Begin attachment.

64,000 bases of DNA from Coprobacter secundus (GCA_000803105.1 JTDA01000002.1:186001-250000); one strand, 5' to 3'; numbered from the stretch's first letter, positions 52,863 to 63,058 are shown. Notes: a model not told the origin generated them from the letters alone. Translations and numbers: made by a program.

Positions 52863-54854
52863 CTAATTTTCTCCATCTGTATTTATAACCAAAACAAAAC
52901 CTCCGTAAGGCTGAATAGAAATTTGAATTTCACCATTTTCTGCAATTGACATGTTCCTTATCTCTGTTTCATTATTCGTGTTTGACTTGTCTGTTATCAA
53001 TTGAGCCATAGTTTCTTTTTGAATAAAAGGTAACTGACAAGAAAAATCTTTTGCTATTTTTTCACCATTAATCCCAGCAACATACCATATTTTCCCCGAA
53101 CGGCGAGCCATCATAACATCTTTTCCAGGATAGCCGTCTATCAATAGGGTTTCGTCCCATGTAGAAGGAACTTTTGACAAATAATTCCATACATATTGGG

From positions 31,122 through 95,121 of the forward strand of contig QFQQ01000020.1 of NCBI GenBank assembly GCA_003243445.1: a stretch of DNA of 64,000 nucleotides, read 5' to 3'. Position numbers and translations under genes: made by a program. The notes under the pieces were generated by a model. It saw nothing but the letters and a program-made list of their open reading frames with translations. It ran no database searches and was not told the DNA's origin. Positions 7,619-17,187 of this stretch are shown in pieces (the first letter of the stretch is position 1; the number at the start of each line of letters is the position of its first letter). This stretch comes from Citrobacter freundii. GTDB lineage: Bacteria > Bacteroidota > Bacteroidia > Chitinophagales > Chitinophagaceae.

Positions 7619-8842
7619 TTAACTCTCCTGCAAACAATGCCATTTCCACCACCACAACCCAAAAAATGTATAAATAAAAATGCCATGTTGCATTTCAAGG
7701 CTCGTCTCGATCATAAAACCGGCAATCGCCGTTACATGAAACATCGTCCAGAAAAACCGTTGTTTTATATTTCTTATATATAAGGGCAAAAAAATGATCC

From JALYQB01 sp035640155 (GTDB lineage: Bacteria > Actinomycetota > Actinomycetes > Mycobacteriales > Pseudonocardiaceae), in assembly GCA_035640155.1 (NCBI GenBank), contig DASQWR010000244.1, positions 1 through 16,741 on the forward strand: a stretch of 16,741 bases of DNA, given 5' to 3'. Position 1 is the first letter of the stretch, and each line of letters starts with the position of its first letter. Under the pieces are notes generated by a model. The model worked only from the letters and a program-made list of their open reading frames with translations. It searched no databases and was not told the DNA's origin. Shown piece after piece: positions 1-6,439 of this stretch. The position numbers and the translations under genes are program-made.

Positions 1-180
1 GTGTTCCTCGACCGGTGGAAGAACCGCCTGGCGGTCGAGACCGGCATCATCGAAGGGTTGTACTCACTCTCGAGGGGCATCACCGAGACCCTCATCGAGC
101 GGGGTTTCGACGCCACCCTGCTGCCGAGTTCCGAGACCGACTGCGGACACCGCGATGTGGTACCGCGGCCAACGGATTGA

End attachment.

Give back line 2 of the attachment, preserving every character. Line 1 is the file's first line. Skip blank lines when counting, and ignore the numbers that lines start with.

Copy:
Positions 52863-54854